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The temporary or quick turn part is a reality in today’s fast-moving design process. In many cases, a search of the corporate library comes up short and you need to explore the supply chain for that perfect part. Starting a design with an unapproved or temporary part is a common occurrence in today’s design environment. This reality has forced all of us to adopt policies and procedures that allow for the use of temporary parts. The biggest challenge with temporary parts is making sure that all of the design’s components have been validated and all remnants of the temporary parts have been successfully purged or converted to an approved part.
Attendees will learn best practices for using and managing temporary parts in a design process. Watch a live demonstration using a design data management system and learn how to prevent a temporary part from slipping through the release process and into manufacturing, all while you track and manage parts throughout the design cycle.
December 6, 2017 2 pm Eastern Time
For more information or to register, click here.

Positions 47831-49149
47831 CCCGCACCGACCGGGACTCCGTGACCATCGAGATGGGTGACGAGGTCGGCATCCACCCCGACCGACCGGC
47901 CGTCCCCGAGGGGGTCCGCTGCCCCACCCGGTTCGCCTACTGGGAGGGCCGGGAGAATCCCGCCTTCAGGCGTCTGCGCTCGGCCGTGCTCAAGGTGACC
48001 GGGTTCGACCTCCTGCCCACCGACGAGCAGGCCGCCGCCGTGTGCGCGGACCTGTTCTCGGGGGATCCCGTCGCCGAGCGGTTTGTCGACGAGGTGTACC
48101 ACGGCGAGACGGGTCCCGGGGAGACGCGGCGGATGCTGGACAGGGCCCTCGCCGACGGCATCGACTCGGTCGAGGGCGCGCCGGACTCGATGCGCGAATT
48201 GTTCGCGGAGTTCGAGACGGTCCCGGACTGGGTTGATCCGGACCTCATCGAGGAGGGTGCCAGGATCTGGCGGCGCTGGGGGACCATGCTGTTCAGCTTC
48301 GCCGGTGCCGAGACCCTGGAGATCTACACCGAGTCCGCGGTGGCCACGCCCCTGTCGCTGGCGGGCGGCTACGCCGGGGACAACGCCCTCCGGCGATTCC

Bob Potock, Zuken
A new generation of 3D multiboard product-level design tools offer major improvements by managing multiboard placement in both 2D and 3D, and enabling co-design of the chip, package and board in a single environment. Multiboard design makes it possible to create and validate a design with any combination of system-on-chips (SOCs), packages, and PCBs as a complete system. Chip-package-board co-design enables designers to optimize routability via pin assignment and I/O placement to minimize layer counts between the package, chip and board. The new design methodology makes it possible to deliver more functional, higher performing and less expensive products to market in less time.
Andy Shaughnessy, I-Connect007
For our multi-board design issue, I interviewed Dave Wiens, product marketing manager for Mentor, a Siemens business. We discussed how the multi-board design technique differs from laying out single boards, along with the planning, simulation and analysis processes required to design multi-board systems.
Chang Fei Yee, Keysight Technologies
This article briefly introduces the 4-level pulse amplitude modulation (PAM-4) and its application in 400 Gigabit Ethernet (400GbE), to support the booming data traffic volume in conjunction with the deployment of 5G mobile communications. Furthermore, this article also highlights the essential pre-layout effort from signal integrity perspective for physical (PHY) link design on a PCB, including material selection, transmission line design and channel simulation to support 56Gbps data rate that paves the way for seamless communication in 400GbE.